Learn to build a boat from the Iron Age

The ancient craft of constructing coracles is being revived in the Welsh Marches. Rupert Isaacson took to the waters

Since the Iron Age, the fast-flowing rivers of the Welsh Borders have supported small dark fishermen in small dark boats shaped like circular tea trays that deftly ply the white-water currents between the deeper pools where the salmon lie. Until recently these coracle men, as they are known, were a dying breed, but in recent years coracles have seen something of a resurgence, especially on the rivers Wye and Teme in the west of Britain.

Fashioned according to an ancient design, coracles are made by stretching calico or hide over an ash, willow or hazel framework. The calico is then sealed with pitch or, if it's hide, lanolin is used. The result of this labour is a small boat, but this is where the problems begin.

Lacking a rudder, the coracle is near impossible to steer for the uninitiated. You have to use a single-bladed paddle in a specially adapted figure-of- eight motion, continually spinning and half rocking the boat across the river's current. A skilled coracler can navigate long stretches of river, even stretches of white water. In 1974 Bernard Thomas actually crossed the Channel in a coracle in 13.5 hours, and there are now three major coracle regattas in the UK.

Several coracle builders in the Welsh Marches now offer 2-4 day courses in both constructing and propelling the craft. Take one of these courses and you'll not only learn the basics of how to use the thing, but you'll actually own a boat that you can take anywhere, and which may even fit into the back of a small car - depending on the boat's design.

Peter Faulkner of the border village of Leintwardine has emerged as the guru of the coracle revival. His courses are both physically and mentally demanding, but great fun. If you don't want to actually build or buy a coracle, you can just show up and take a lesson or two in paddling these infernally difficult, yet highly manoeuvrable boats. If you do get hooked, it is possible to spend several days paddling down the Wye and Teme, camping on the banks or staying in B&Bs in the local towns.

Be prepared for some frustration as construction is one thing, but mastering the noble art of propulsion is another i.e. they are far easier to build than paddle! Unlike a canoe, coracles cannot take two paddlers, so you have to learn to steer and go forward right from the start - but because it's a flat circular thing, the coracle has to be coaxed and chivvied with delicate little rapid strokes where the paddle is turned this way and that in the water according to the demands of the current. Basically, you'll spend a lot of time in the beginning going round in circles. But once it begins to come together the effect is strangely satisfying - you skim along the surface of the water like a dragonfly, hovering in the lulls between rapids, shooting over the rocks, and settling in the deeper pools to rotate slowly on the current looking for the elusive fish below.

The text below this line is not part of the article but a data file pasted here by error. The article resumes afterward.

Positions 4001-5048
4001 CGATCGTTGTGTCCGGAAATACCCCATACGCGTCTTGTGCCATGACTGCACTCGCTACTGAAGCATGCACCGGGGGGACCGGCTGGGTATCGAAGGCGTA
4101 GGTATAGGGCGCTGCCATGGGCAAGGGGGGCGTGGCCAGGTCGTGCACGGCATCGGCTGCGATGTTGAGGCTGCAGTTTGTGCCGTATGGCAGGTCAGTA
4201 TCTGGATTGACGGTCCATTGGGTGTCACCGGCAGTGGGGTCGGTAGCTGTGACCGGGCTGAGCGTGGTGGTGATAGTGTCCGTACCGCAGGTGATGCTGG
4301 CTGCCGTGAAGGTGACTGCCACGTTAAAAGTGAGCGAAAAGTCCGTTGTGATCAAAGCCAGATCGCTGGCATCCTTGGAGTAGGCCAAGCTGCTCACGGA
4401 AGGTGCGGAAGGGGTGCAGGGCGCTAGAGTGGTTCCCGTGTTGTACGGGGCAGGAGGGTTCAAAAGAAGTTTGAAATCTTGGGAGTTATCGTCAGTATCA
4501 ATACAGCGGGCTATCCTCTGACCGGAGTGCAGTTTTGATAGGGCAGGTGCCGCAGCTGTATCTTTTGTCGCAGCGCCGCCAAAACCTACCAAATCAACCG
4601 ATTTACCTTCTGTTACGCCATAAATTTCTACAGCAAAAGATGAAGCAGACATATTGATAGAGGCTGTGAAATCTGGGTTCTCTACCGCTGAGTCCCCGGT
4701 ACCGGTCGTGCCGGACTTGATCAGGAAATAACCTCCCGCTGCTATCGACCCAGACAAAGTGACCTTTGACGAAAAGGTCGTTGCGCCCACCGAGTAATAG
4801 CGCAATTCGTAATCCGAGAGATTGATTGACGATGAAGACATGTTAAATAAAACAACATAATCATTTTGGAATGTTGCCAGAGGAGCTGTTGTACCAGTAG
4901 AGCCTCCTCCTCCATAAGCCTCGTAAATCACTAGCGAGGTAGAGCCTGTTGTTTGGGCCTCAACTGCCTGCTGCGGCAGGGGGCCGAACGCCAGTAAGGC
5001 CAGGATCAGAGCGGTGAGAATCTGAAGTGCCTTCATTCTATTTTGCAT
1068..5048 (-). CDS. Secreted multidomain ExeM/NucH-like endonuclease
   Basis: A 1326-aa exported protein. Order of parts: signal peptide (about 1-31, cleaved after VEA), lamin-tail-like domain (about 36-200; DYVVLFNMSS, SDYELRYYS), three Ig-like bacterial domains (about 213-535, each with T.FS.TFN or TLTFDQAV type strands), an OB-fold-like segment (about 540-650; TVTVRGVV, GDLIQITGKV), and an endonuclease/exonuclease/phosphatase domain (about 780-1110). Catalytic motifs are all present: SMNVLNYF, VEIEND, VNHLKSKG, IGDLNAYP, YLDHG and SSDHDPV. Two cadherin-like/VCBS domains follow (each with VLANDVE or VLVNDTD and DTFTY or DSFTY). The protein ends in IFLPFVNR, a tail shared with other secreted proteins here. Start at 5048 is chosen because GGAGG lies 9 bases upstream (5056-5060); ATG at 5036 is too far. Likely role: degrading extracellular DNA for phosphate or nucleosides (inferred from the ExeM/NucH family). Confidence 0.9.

If you decide to take a full coracle building and paddling course, you get all the tuition, the building materials - leather or calico, pitch or lanolin, wood to make the frame and paddle - all thrown in. Peter Faulkner is pleased to offer full board accommodation, or if you prefer, he can help you to find something in the village (either within walking distance or a short drive away).

All you have to bring is a fishing rod for the evenings, a sense of adventure, or just a taste for good beer.

FACT FILE

Contact

Peter Faulkner Coracles, 24 Watlin Street, Leintwardine, Hereford and Worcester, SY7 0LW;

tel: 01547 540629.

Season

Spring to late autumn.

Accommodation

The Faulkners offer full board accommodation, or, if you prefer it, there are B&Bs and camping/caravan sites locally.

Age

Minimum of 18 years.

Disabled

Contact Peter Faulkner personally to discuss arrangements.

Insurance

If guests need holiday insurance, they should acquire their own. It is worth bearing in mind that coracle use is not usually regarded as a water sport.

Safety Staff have no specific medical training Tariffs

Price, including full board, instruction, materials and use of equipment on a four-day coracle-making course is pounds 500. Plus day visits.

Access

Leintwardine is 9 miles west of Ludlow on the A4113. The nearest station is Ludlow; pick-ups can be arranged, but you'll need a car with a roof rack to get your coracle home!

Suggested Topics
Have you tried new the Independent Digital Edition apps?